The irony of this is that Plant describes Lullaby as something of an English homecoming. Having spent the last few years bi-located in the UK and Austin, Texas, where he was in a relationship with the musician Patty Griffin, his return to the West Midlands he grew up in has provided fresh perspective - and a wider palette to choose from.

"Now I have a whole index, an absolute rainbow, of influences,” he said recently. "I need to talk about what's going on in my life, in my lap, speaking from my experience; it's far more honest and much more appropriate.” In this spirit Rainbow - another track previewed on the summer tour - takes a gentle and reflective romantic tone, pleasant while the brooding, piano-based ballad A Stolen Kiss, draws on Plant’s break-up with Griffin.

Break-ups are always inspiring, but rather than being Plant’s own maudlin Blood On The Tracks or Face Value, there is a sense of renewed freedom in Lullaby, even playfulness. Thus, Turn It Up finds Plant’s current guitar muse, Justin Adams, having fun Bo Diddley riffing on a song about the great American road trip, "I’m lost inside America…I’m stuck inside the radio, turn it on and let me out!”, touring through the South with nutjob Bible Belt radio stations for amusement.

Over the last two or three solo albums, Adams has been, to a certain extent, Plant’s musical director. Like another former guitar-playing sidekick, a clever sorcerer of influences. “He saved my life, musically,” Plant recently said of Adams in an interview with the Daily Telegraph’s Neil McCormack. "His contribution, as a positive force in my time, has been second to none,” noting “he doesn’t think the guitar begins and ends with Clapton, Beck and Page.”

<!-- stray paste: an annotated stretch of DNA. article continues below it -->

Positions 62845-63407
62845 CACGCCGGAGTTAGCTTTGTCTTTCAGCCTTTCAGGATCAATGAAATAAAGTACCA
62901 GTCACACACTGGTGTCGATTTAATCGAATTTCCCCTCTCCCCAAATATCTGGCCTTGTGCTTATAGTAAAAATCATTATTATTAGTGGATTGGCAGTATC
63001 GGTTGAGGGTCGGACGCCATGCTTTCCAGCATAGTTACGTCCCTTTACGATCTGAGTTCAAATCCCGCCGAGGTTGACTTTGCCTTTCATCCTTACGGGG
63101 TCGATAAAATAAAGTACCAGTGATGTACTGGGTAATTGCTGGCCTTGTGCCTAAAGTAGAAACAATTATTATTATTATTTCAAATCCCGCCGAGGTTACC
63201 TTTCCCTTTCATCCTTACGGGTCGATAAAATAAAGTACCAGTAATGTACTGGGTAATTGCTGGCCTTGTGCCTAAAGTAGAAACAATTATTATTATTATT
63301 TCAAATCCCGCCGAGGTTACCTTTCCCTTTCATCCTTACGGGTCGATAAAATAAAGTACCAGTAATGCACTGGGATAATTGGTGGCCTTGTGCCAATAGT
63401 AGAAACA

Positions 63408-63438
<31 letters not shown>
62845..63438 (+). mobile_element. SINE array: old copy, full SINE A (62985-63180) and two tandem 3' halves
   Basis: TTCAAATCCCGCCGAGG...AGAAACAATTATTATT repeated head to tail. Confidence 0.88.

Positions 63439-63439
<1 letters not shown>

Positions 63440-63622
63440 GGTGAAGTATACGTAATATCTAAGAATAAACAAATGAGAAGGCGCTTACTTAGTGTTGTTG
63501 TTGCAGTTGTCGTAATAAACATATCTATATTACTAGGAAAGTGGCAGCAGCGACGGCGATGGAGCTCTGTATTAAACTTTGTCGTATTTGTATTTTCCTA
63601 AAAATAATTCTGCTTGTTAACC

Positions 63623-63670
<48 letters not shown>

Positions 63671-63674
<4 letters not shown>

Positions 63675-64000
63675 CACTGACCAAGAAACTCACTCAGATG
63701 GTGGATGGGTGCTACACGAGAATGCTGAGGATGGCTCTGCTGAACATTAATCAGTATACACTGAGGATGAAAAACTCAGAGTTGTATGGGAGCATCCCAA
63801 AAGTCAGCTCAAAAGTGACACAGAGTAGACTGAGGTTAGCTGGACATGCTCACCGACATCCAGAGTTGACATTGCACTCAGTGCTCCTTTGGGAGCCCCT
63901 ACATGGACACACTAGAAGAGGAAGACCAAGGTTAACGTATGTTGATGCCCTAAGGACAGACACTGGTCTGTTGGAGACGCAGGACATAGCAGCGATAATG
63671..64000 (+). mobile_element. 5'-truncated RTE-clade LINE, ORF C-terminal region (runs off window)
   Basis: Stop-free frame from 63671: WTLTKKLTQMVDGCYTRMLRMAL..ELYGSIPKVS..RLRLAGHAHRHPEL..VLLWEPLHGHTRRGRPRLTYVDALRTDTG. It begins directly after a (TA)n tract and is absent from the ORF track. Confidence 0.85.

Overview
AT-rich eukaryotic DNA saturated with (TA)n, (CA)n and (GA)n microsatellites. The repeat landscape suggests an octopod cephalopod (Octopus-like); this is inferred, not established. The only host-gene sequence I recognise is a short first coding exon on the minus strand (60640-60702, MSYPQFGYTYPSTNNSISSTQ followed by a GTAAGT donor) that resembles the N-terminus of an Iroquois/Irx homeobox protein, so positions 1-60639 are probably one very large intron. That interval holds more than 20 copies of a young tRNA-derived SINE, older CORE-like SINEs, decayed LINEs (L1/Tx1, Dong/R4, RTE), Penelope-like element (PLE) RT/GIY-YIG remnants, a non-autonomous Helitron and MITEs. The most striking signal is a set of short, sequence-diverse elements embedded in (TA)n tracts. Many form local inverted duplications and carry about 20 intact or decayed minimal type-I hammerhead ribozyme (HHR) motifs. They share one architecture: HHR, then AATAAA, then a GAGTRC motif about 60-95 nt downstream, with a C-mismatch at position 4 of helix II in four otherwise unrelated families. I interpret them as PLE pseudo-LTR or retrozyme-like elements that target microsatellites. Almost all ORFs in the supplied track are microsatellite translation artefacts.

That’s no dig at Page, or any of the other two former Yardbirds. It’s simply Plant’s declaration that his musical life has been a journey, one that started in Birmingham as a teenager, seeing blues legends like Son House and Bukka White bring their Mississippi blues to the English industrial heartland, and which now comes to a 10th solo album featuring afro-beat tracks like Arbaden (Maggie’s Baby) which includes the Delta-like line “I’m going down to the station with my suitcase in my hand”.

Lullaby and...The Ceaseless Road is by no means the perfect. Somebody There and the decidedly soft rock House Of Love nod back to the material Plant was producing in the immediate years after Led Zeppelin’s demise - slick 1980s, MTV-friendly pop. They’re not bad, but far less interesting than the diversity elsewhere, and stronger tracks like Embrace Another Fall, a powerful blend of tribal rhythms and walloping guitars or, arguably, the standout of the record, Up On The Hollow Hill (Understanding Arthur), with a searing Saharan heat evoked by Adams’ guitar.

Plant has suggested - possibly mischievously so - that this could be his last album, but I don’t think so. Instead of reaching the end of the line, there is a curiosity, still, in him to discover more and encounter new. His live shows this summer weren’t farewells, or even grand, O2-sized attempts to recreate past glories. “It seems to have some sort of finality,” he says of his journey, but that doesn't mean it's over. Long live the king.